Peaceful Trip to Normandy; Ros Dodd Discovers That France's Most Poignant Area Offers a Dignified Lesson in History
For many of us - particularly those not born when Hitler began his bloody rampage - the Second World War comes to life only when a significant anniversary is marked with due solemnity and circumstance.
The 50th anniversary of the D-Day Landings in June 1994 brought home - in some cases for the first time - the desperate nature of war and the enormous sacrifices made by those brave men who stormed the Normandy beaches.
Walking through the quaintly picturesque city of Caen - a short drive from the landing beaches - on a crisp winter day is in itself a reminder of the horrors of battle.
Rounding a corner, the magnificent edifice that is L'Abbaye aux Hommes (the Men's Abbey) looms suddenly and breathtakingly into view.
Now home to the City Hall, this former monastery - built by William the Conqueror in 1063 - was one of the few buildings in Caen to escape the German bombs.
Used as a hospital during the war, a huge Red Cross flag was draped over its spectacular roof and, happily, it was left alone.
Browsing through the elegant Chapter Room (now used for civil marriage ceremonies) and marvelling at the oak panelling sculpted during the 18th century in the styles of Louis XV and Louis XVI, one can only regret the other architectural gems that were lost to future generations half a century ago.
Across the street from the abbey is a church which was only half-destroyed during the war - its roof wrenched off - but still stands, proud and defiant.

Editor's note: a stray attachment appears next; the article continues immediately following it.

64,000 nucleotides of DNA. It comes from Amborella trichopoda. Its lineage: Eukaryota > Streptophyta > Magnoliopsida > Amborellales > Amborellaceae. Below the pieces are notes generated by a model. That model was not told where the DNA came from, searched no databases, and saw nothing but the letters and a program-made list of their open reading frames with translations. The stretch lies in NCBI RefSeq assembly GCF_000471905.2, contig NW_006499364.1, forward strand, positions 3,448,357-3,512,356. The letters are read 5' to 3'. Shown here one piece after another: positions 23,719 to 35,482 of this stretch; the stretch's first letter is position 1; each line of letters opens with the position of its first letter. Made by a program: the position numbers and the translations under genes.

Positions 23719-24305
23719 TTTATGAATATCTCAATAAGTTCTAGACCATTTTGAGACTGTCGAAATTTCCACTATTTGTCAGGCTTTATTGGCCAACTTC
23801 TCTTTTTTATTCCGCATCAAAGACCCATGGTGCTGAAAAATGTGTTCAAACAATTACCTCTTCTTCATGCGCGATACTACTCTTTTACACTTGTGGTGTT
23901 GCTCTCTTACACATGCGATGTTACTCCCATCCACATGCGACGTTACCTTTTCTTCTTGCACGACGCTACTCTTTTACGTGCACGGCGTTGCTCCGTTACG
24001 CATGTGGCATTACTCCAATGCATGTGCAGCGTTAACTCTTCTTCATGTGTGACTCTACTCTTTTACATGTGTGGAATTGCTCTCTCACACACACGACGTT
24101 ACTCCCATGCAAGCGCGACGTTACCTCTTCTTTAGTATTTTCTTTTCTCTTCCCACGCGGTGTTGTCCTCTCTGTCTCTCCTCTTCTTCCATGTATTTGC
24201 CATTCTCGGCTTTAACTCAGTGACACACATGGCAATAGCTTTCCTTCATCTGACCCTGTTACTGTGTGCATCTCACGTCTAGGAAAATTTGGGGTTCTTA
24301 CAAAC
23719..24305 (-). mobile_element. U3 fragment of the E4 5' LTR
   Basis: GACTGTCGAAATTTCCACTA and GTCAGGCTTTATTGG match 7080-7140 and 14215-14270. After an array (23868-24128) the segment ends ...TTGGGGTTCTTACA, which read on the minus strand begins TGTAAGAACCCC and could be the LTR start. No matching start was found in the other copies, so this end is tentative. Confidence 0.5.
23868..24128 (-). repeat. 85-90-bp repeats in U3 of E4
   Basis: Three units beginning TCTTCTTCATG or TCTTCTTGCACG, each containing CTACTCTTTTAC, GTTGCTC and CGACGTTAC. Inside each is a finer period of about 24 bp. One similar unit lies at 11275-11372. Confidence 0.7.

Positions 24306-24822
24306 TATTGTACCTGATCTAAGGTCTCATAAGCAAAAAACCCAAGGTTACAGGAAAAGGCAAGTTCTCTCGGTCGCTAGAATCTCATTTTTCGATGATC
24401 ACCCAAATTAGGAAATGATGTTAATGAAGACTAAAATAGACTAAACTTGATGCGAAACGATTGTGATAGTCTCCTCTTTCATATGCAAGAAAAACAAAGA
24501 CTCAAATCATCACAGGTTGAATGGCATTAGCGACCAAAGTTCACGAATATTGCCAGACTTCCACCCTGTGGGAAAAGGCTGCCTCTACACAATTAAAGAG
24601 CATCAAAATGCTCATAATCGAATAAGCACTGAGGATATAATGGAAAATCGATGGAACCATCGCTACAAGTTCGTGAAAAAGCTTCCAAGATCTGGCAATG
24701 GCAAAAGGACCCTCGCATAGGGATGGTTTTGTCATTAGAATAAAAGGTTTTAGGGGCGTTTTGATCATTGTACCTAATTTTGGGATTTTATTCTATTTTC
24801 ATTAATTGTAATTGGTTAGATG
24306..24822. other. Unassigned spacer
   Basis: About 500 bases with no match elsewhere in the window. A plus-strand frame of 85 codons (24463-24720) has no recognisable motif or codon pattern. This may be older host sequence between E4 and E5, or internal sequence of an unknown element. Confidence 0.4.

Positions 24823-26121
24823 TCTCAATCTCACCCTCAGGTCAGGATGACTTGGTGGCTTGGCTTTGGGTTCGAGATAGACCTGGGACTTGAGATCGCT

It is another stark reminder of the key part Caen and its embattled inhabitants played in turning the military tide against Hitler's invading armies.
In fact, Normandy as a whole was the most significant theatre of operation of the Second World War in Europe.
To mark its historic role, a harshly-modern building - strangely at odds with the surviving pre-war architecture encountered in the region - has been built in Caen to house an extensive and thought-provoking war memorial museum.
Or, rather, not a war museum but, as its name suggests, a memorial to peace.
Situated on the outskirts of the city, the memorial's many and varied exhibits trace the history of the 20th century, explaining what led up to the Great War and how, despite the loss of millions of young men, another major world conflict erupted just 21 years later.
Posters, newspapers and films bring the occupation of France to life. Archive footage of the D-Day landings and the 100-day Battle of Normandy transport visitors back to the dark days of the summer of 1944.
The memorial is not just a place for remembering, however. It is a tribute to all those who fought for peace, to be one day publicly acclaimed through the Nobel prize.
Of course, the entire region is an open-air war museum. Eight themed routes, clearly signposted "Normandie Terre - Liberte" and in chronological order, allow visitors to discover all the places connected with D-Day and the ensuing offensive in the three departements of Calvados, Manche and Orne. …